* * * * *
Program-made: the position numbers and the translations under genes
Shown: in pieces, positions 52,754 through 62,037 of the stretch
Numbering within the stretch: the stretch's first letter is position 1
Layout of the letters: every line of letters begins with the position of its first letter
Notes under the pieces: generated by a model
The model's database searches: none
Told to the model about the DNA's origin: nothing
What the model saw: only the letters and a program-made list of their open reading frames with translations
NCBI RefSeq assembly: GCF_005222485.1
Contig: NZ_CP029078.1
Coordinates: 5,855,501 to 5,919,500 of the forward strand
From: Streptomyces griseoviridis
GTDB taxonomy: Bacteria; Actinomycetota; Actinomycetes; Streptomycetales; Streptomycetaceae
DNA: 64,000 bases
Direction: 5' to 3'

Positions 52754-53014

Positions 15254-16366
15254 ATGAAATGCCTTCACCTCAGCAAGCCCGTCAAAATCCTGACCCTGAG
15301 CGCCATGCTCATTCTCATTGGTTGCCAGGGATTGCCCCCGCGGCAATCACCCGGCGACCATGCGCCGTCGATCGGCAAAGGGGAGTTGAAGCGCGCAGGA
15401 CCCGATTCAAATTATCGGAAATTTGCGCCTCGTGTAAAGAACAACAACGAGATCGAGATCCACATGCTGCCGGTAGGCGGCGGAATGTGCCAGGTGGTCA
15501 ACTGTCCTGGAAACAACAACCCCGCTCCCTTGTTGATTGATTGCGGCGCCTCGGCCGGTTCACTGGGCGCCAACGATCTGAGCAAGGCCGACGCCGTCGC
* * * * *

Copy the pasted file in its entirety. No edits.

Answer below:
Program-made: the position numbers and the translations under genes
Shown: in pieces, positions 52,754 through 62,037 of the stretch
Numbering within the stretch: the stretch's first letter is position 1
Layout of the letters: every line of letters begins with the position of its first letter
Notes under the pieces: generated by a model
The model's database searches: none
Told to the model about the DNA's origin: nothing
What the model saw: only the letters and a program-made list of their open reading frames with translations
NCBI RefSeq assembly: GCF_005222485.1
Contig: NZ_CP029078.1
Coordinates: 5,855,501 to 5,919,500 of the forward strand
From: Streptomyces griseoviridis
GTDB taxonomy: Bacteria; Actinomycetota; Actinomycetes; Streptomycetales; Streptomycetaceae
DNA: 64,000 bases
Direction: 5' to 3'

Positions 52754-53014

Positions 15254-16366
15254 ATGAAATGCCTTCACCTCAGCAAGCCCGTCAAAATCCTGACCCTGAG
15301 CGCCATGCTCATTCTCATTGGTTGCCAGGGATTGCCCCCGCGGCAATCACCCGGCGACCATGCGCCGTCGATCGGCAAAGGGGAGTTGAAGCGCGCAGGA
15401 CCCGATTCAAATTATCGGAAATTTGCGCCTCGTGTAAAGAACAACAACGAGATCGAGATCCACATGCTGCCGGTAGGCGGCGGAATGTGCCAGGTGGTCA
15501 ACTGTCCTGGAAACAACAACCCCGCTCCCTTGTTGATTGATTGCGGCGCCTCGGCCGGTTCACTGGGCGCCAACGATCTGAGCAAGGCCGACGCCGTCGC